I've been blessed to be around the Yankee Universe for 46 years, and have done every job possible in the Yankees organization.
I have had the good fortune to have worked directly for the greatest owner in sports history, George Steinbrenner. I've also have had the opportunity to help make life easier for some of the greatest Yankees to ever play the great game of baseball.
Whether it was picking up Bobby Mercer’s bat after hitting a homerun, helping Thurman Munson get his shin guards on in between innings, having Graig Nettles coffee ready on cold nights (cream and sugar), or talking Reggie Jackson into taking a curtain call.
No job was too big or too small.
Mr. Steinbrenner always knew how important it was to make life as easy as possible for the players in the locker room because this would always help them play the game in a more relaxed atmosphere.
Working in a big league clubhouse you almost have to be a psychologist to work with 25 players. You always have to use genuine common sense.
You must never show favoritism to one player over another.
To the baseball world, I was known as "Reggie’s guy" because of the famous three homerun game in the World Series and the fact that I pushed him into taking the curtain call.
However, anything that I would do to help Reggie I would do the same for any player on the team. If Thurman Munson needed me to pick up his family at the airport, I was there. If Billy Martin needed me to get his game notes at his apartment because sometimes he forgot them, I was there. Naturally there was always the hamburger and hotdog pickups because we really didn't keep food in the clubhouse in those days.
After games, I did plenty of babysitting service — whether it was Bobby Murcer’s son Todd or Bobby Bonds' son; Barry or Sandy Alomar’s two boys, Sandy Jr., or future hall of famer Roberto.
I would even babysit for the future Yankees co-owner — the Boss's son Hal.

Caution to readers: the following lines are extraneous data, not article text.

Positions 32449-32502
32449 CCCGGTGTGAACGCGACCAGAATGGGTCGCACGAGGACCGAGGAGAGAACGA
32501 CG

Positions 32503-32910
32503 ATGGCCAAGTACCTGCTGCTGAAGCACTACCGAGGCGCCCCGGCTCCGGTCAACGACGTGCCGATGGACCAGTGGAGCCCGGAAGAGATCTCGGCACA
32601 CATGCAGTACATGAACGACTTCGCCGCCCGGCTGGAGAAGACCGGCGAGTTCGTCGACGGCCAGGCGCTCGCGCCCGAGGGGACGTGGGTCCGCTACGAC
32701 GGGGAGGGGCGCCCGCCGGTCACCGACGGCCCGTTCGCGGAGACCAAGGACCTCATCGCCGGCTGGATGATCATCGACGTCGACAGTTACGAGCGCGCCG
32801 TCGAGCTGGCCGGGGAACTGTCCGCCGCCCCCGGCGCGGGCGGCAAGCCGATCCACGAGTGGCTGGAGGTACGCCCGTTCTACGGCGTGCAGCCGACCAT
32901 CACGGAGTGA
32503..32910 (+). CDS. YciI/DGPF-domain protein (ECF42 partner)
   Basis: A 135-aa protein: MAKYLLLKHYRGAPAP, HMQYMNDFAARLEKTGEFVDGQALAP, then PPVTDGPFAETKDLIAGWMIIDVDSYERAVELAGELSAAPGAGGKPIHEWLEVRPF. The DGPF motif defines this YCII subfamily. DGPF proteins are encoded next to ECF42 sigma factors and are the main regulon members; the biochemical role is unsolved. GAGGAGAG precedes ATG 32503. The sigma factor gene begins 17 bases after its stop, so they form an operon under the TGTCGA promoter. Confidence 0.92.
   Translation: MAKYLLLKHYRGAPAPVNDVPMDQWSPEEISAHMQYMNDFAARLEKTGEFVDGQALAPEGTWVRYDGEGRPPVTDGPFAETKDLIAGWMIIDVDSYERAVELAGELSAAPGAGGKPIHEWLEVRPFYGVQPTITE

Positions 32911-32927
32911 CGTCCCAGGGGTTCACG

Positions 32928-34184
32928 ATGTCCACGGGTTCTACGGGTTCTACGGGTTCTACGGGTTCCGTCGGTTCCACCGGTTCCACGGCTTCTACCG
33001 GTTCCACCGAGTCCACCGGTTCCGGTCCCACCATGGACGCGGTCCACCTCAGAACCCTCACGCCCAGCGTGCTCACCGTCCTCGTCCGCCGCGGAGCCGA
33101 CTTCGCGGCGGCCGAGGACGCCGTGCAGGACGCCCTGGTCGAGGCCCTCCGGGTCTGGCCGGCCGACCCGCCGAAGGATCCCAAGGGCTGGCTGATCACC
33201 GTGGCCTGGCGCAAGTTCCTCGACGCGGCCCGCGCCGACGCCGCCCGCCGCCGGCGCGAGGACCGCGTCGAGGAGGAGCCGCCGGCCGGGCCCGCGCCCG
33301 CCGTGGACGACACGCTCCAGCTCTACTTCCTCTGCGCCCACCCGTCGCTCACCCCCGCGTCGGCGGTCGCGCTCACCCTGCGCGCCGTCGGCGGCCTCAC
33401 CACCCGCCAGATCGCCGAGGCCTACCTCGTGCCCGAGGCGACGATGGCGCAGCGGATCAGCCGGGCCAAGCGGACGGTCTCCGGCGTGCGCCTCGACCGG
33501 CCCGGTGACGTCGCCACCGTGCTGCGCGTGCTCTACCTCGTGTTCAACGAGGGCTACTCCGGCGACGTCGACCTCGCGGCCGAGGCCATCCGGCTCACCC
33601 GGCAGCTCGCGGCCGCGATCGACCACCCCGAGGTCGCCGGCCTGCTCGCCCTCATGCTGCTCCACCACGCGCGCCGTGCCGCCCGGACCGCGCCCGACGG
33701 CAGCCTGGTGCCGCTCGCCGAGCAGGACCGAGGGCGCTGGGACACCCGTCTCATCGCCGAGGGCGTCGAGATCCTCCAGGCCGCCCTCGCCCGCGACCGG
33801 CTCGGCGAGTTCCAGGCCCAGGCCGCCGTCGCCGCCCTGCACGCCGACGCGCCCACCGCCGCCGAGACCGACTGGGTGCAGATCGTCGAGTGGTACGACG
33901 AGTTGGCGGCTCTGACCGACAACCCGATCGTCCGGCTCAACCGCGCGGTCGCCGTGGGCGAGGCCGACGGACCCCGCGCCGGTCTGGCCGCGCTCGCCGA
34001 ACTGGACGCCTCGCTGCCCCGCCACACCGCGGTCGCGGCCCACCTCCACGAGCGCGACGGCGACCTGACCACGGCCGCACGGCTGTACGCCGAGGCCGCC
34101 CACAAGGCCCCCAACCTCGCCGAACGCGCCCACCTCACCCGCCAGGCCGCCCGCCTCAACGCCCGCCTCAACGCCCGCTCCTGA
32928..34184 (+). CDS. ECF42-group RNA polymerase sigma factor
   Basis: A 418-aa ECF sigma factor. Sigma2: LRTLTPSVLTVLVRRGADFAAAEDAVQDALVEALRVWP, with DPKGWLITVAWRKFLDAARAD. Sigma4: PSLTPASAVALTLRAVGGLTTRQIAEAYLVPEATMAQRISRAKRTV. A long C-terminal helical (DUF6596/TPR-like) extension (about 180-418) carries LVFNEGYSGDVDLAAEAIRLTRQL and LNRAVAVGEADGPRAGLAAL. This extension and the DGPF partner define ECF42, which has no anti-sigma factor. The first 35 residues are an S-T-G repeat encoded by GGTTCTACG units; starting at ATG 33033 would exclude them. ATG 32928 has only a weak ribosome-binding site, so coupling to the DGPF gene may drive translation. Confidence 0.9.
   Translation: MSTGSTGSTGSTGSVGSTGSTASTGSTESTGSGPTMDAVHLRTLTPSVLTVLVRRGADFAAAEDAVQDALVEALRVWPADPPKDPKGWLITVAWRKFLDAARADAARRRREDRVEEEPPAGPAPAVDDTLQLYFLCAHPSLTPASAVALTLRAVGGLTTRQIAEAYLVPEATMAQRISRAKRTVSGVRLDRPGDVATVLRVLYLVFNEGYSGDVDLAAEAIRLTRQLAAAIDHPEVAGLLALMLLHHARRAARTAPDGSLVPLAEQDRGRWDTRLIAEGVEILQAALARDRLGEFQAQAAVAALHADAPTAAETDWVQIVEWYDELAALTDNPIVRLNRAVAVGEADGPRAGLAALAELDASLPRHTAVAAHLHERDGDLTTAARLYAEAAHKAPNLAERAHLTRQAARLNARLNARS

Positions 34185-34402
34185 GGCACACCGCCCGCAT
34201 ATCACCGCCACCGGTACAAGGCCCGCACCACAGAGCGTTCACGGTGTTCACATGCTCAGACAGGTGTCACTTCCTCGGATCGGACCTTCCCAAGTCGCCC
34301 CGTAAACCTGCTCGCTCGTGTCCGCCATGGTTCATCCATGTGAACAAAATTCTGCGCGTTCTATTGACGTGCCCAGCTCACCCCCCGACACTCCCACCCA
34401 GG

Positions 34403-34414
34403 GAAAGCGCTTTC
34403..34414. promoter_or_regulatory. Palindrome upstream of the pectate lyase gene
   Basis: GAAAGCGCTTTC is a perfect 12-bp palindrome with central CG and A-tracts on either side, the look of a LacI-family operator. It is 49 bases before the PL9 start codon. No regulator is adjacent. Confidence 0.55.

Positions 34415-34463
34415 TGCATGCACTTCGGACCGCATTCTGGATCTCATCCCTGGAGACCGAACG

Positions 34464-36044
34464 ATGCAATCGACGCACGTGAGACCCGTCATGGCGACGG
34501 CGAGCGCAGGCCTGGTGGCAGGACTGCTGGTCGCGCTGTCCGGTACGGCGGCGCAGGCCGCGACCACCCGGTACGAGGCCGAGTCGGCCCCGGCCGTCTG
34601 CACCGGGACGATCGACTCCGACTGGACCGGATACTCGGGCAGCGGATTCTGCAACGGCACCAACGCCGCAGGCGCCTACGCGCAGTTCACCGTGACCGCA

As time progressed, I appreciated the confidence that Mr. Steinbrenner started to observe in my relationship with the team. There were times when he would ask me to talk to certain young players to boost their morale — especially the outstanding Latin prospects who were called up from time to time.
These were players like Damaso Garcia and Domingo Ramos; they were two big infield prospects who did not pan out for the Yankees but went on to have success with other teams.
One of my big thrills was during the spring training of 1978. Ramos and Garcia both made errors in an inning. Billy Martin became extremely upset because he thought they were mental errors.
He wanted to speak to them directly at the pitcher’s mound.
Coach Elston Howard reminded Martin that I spoke Spanish, so Billy Martin took me to the mound with him to translate. It was the first and only time that Billy did that.
I won't relate what Billy Martin said, but Thurman couldn't stop laughing.
From that moment on, Thurman Munson would always kid with me as if he were sspeaking Spanish with fake words, because when we were at the mound it was the first time he had heard me speak Spanish.
He actually laughed as I was walking off the mound with Billy Martin. Today I still try to use a great deal of common sense in trying to assist the Yankees.